They are still important despite the overlapping with the other truths because it is vital that aside from philosophical science developed by human reason, there must be “theology” learned through divine revelation (Pojman & Vaughn 52-54). There are no justifications why such knowledge that could be learned through philosophical science, so long as it can be learned through natural reason, could not be learned through sacred science or theology either.
Aquinas then explained that there are two forms of science, natural science and higher science. Sacred Doctrine is a science because it progresses from norms coming from higher science, specifically the science of God. He used the example of a musician who trusts in the teachings of a mathematician by reason of authority. the same can be said of sacred science, which is founded on knowledge from God’s revelation. He further argues that Sacred Doctrine is the noblest of sciences because it focuses on the noblest subject matter, which is God, and it offers the most graciously gratifying certainty because it expresses God’s authority. Also, Sacred Doctrine directs us to the noblest objective, which is toward eternal happiness with God. Sacred Doctrine is knowledge, which offers us the most profound and meaningful wisdom of our unending worth and guides us toward its attainment.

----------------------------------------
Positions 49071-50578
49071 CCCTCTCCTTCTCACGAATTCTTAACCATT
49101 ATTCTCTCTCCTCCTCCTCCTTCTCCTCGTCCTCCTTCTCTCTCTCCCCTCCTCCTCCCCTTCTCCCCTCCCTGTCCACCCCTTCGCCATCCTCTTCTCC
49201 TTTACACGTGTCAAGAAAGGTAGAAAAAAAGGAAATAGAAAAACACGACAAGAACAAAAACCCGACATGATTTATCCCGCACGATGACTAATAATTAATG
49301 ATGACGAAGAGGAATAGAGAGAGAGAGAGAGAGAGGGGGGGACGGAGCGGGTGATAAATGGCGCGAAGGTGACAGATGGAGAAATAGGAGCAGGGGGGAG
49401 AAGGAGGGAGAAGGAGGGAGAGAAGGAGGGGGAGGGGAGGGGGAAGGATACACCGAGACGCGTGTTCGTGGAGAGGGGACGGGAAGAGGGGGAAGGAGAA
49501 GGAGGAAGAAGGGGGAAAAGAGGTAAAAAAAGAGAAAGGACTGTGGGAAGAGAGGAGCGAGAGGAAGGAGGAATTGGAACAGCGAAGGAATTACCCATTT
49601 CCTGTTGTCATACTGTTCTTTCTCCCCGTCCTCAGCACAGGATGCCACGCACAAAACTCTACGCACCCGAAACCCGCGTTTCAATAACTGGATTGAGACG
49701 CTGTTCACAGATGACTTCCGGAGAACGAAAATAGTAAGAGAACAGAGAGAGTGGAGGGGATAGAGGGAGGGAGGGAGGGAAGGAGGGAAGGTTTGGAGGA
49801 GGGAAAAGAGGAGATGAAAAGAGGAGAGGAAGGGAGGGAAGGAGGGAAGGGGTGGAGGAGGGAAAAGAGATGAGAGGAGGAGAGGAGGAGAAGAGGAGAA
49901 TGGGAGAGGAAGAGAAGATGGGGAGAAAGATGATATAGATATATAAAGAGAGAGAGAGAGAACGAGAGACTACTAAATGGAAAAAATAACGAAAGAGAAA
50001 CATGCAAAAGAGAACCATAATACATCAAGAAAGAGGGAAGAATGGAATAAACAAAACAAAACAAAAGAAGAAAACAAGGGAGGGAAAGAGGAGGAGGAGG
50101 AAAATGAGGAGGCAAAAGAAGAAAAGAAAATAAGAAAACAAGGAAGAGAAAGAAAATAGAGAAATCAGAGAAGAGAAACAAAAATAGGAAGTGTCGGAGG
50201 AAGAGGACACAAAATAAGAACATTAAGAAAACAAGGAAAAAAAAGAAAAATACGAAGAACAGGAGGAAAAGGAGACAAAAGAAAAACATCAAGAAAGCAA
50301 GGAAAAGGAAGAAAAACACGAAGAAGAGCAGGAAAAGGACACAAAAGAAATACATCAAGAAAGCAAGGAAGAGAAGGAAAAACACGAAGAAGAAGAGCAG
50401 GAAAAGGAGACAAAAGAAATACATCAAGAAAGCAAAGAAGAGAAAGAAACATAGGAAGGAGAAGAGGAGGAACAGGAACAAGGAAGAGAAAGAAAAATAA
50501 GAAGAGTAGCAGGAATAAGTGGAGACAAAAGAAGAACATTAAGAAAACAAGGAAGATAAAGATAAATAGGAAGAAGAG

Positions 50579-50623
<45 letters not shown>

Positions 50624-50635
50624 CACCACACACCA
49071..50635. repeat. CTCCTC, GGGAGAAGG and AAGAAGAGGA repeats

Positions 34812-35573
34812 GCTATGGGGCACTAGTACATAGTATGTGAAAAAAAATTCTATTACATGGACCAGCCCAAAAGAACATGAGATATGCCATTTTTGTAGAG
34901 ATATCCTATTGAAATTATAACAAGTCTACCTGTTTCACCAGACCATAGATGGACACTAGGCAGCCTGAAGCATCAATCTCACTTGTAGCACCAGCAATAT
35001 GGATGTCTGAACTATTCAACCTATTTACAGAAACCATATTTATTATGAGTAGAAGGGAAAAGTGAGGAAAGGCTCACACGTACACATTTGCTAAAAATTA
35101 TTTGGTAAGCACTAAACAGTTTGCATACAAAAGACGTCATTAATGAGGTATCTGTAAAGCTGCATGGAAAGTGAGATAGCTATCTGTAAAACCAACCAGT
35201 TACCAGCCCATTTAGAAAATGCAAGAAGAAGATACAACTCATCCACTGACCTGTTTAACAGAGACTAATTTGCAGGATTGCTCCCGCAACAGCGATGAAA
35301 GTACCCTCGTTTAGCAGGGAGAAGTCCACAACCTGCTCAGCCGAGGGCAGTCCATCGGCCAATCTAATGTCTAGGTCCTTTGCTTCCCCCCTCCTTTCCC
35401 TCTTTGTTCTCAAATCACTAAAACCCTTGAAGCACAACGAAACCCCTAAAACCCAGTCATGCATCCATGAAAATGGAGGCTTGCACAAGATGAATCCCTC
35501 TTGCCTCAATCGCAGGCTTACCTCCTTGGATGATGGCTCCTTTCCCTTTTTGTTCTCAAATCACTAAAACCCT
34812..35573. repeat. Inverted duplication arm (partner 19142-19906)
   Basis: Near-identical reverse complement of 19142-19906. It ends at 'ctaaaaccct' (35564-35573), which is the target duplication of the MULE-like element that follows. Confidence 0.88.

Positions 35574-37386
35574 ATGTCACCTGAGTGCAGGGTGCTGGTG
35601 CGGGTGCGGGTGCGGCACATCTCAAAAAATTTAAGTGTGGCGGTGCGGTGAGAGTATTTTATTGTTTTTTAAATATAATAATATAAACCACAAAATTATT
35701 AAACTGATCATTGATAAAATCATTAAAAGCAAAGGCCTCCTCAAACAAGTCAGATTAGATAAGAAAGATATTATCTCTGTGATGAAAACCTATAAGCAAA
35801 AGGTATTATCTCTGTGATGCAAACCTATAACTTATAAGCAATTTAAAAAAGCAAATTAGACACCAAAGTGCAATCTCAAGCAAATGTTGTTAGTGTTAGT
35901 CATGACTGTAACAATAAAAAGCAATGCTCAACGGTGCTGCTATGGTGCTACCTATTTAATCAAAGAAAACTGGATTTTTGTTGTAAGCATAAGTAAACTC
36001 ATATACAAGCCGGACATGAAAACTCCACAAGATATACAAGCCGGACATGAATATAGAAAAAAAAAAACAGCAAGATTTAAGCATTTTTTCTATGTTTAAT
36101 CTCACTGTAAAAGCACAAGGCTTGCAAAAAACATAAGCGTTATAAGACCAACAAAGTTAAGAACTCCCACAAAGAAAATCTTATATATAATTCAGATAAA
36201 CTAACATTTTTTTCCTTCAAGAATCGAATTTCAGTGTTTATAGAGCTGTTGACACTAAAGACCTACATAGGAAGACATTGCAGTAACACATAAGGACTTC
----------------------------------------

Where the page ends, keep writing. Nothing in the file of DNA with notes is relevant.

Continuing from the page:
These premises lead to a single conclusion– therefore, an unmoved First Mover is real and existent. Whether these premises are valid, invalid, or sound require further examination. Validity is the value of being accurately, empirically, and concretely logical or justifiable. invalidity refers to a lack of factual reliability. soundness refers to the validity of the premises and conclusion.
Through the Argument from Change, Aquinas illustrates that human reason has a role in Sacred doctrine not to verify or attest to the knowledge based on faith, but to shed light on “other things that are put forward in this doctrine”